Guess?, Inc.Find Ratings Reports
Below is a summary of the major fundamental and technical factors we consider when determining our overall recommendation of GES shares. It is provided in order to give you a deeper understanding of our rating methodology as well as to paint a more complete picture of a stock's strengths and weaknesses. It is important to note, however, that these factors only tell part of the story. To gain an even more comprehensive understanding of our stance on the stock, these factors must be assessed in combination with the stock’s valuation. Please refer to the Financial Analysis page for further information.
|Growth||4.0 out of 5 stars|
Measures the growth of both the company's income statement and cash flow. On this factor, GES has a growth score better than 70% of the stocks we rate.
|Total Return||3.0 out of 5 stars|
Measures the historical price movement of the stock. The stock performance of this company has beaten 50% of the companies we cover.
|Efficiency||3.0 out of 5 stars|
Measures the strength and historic growth of a company's return on invested capital. The company has generated more income per dollar of capital than 50% of the companies we review.
|Price Volatility||3.5 out of 5 stars|
Measures the volatility of the company's stock price historically. The stock is less volatile than 60% of the stocks we monitor.
|Solvency||2.5 out of 5 stars|
Measures the solvency of the company based on several ratios. The company is more solvent than 40% of the companies we analyze.
|Income||4.5 out of 5 stars|
Measures dividend yield and payouts to shareholders. The company's dividend is higher than 80% of the companies we track.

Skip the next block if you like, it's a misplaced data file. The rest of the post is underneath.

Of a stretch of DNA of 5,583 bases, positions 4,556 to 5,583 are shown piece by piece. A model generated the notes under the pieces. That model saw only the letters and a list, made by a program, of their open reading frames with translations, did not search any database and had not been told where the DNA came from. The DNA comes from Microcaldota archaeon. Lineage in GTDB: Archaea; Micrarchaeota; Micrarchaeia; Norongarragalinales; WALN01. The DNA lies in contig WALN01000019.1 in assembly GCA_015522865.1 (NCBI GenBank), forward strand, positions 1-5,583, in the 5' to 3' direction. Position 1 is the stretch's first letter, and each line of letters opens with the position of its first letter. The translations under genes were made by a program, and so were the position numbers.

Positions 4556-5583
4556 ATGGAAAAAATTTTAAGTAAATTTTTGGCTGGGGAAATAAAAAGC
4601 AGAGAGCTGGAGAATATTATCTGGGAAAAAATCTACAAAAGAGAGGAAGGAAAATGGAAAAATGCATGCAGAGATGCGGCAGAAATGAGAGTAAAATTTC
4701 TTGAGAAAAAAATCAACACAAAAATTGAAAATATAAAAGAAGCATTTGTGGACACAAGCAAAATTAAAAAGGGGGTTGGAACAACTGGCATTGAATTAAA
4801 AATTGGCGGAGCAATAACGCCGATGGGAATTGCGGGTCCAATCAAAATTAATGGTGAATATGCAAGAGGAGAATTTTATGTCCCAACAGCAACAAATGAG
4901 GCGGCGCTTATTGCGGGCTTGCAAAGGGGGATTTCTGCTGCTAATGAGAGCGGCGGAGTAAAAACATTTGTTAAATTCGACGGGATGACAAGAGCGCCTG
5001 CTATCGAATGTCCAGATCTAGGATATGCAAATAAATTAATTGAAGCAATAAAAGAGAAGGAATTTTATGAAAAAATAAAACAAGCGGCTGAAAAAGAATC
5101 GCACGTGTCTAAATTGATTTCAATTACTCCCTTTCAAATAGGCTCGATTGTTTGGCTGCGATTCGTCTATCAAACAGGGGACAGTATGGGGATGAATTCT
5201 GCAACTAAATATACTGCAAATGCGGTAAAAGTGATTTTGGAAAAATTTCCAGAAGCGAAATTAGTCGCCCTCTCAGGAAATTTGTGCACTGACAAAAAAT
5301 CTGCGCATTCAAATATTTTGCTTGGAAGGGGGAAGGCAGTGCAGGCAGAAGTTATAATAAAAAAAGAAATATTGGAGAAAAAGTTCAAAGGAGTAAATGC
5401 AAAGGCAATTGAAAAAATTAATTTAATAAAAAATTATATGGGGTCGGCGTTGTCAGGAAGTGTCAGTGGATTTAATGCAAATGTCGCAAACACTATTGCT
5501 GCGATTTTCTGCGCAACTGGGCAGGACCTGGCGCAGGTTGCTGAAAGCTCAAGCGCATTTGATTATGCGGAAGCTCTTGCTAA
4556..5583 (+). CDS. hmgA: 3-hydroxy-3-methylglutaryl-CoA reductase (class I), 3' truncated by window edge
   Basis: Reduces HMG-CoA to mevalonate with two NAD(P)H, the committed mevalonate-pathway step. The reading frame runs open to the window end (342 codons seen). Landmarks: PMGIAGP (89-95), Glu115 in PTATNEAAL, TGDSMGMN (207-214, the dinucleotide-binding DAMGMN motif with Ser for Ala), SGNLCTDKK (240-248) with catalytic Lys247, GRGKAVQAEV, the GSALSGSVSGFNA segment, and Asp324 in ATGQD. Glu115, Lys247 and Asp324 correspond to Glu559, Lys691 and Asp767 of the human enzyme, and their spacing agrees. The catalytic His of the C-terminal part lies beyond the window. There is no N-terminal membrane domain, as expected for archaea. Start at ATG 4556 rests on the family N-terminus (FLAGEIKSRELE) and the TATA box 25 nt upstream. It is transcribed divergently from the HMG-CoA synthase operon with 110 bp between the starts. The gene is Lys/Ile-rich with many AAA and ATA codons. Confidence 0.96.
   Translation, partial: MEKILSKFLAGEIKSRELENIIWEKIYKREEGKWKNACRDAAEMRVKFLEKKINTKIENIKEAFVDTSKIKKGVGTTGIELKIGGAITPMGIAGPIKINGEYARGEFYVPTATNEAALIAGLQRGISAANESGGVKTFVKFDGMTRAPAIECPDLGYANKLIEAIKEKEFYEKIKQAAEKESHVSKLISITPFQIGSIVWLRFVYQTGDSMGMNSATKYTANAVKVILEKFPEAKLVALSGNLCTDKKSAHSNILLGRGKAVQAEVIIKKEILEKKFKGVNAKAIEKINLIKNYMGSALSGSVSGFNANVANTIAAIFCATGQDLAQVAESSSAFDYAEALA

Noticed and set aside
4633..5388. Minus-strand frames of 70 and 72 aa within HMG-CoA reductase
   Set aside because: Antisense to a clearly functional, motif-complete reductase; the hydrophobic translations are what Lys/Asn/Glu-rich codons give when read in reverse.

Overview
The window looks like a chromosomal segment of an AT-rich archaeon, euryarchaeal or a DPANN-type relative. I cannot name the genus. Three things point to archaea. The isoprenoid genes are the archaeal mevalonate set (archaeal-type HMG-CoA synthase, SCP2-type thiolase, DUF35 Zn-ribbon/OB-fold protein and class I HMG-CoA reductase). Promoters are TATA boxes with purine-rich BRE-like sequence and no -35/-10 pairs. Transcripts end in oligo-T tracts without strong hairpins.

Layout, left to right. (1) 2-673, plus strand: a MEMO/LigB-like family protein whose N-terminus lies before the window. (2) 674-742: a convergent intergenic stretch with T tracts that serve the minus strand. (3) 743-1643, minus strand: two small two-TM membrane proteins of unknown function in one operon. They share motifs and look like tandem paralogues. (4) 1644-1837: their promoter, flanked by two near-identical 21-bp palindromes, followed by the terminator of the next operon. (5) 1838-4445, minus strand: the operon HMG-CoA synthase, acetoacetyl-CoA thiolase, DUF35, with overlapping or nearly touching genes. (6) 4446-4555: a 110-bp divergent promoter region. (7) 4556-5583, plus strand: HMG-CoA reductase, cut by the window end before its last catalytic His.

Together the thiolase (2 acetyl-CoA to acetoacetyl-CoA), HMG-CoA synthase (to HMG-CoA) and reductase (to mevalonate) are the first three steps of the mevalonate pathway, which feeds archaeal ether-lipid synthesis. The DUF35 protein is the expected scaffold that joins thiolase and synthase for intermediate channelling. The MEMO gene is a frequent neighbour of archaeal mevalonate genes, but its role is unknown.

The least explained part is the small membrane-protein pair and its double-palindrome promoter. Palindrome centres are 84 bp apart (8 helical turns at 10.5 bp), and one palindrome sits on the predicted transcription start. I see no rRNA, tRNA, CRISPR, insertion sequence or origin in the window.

THESTREET.COM RATINGS RESEARCH METHODOLOGY
TheStreet Ratings' stock model projects a stock's total return potential over a 12-month period including both price appreciation and dividends. Our Buy, Hold or Sell ratings designate how we expect these stocks to perform against a general benchmark of the equities market and interest rates. While our model is quantitative, it utilizes both subjective and objective elements. For instance, subjective elements include expected equities market returns, future interest rates, implied industry outlook and forecasted company earnings. Objective elements include volatility of past operating revenues, financial strength, and company cash flows.
Our model guages the relationship between risk and reward in several ways, including: the pricing drawdown as ocmpared to potential profit volatility, i.e. how much one is willing to risk in order to earn profits; the level of acceptable volatility for highly performing stocks; the current valuation as compared to projected earnings growth; and the financial strength of the underlying company as compared to its stock's valuation as compared to its stock's performance. These and many more derived observations are then combined, ranked, weighted, and scenario-tested to create a more complete analysis. The result is a systematic and disciplined method of selecting stocks.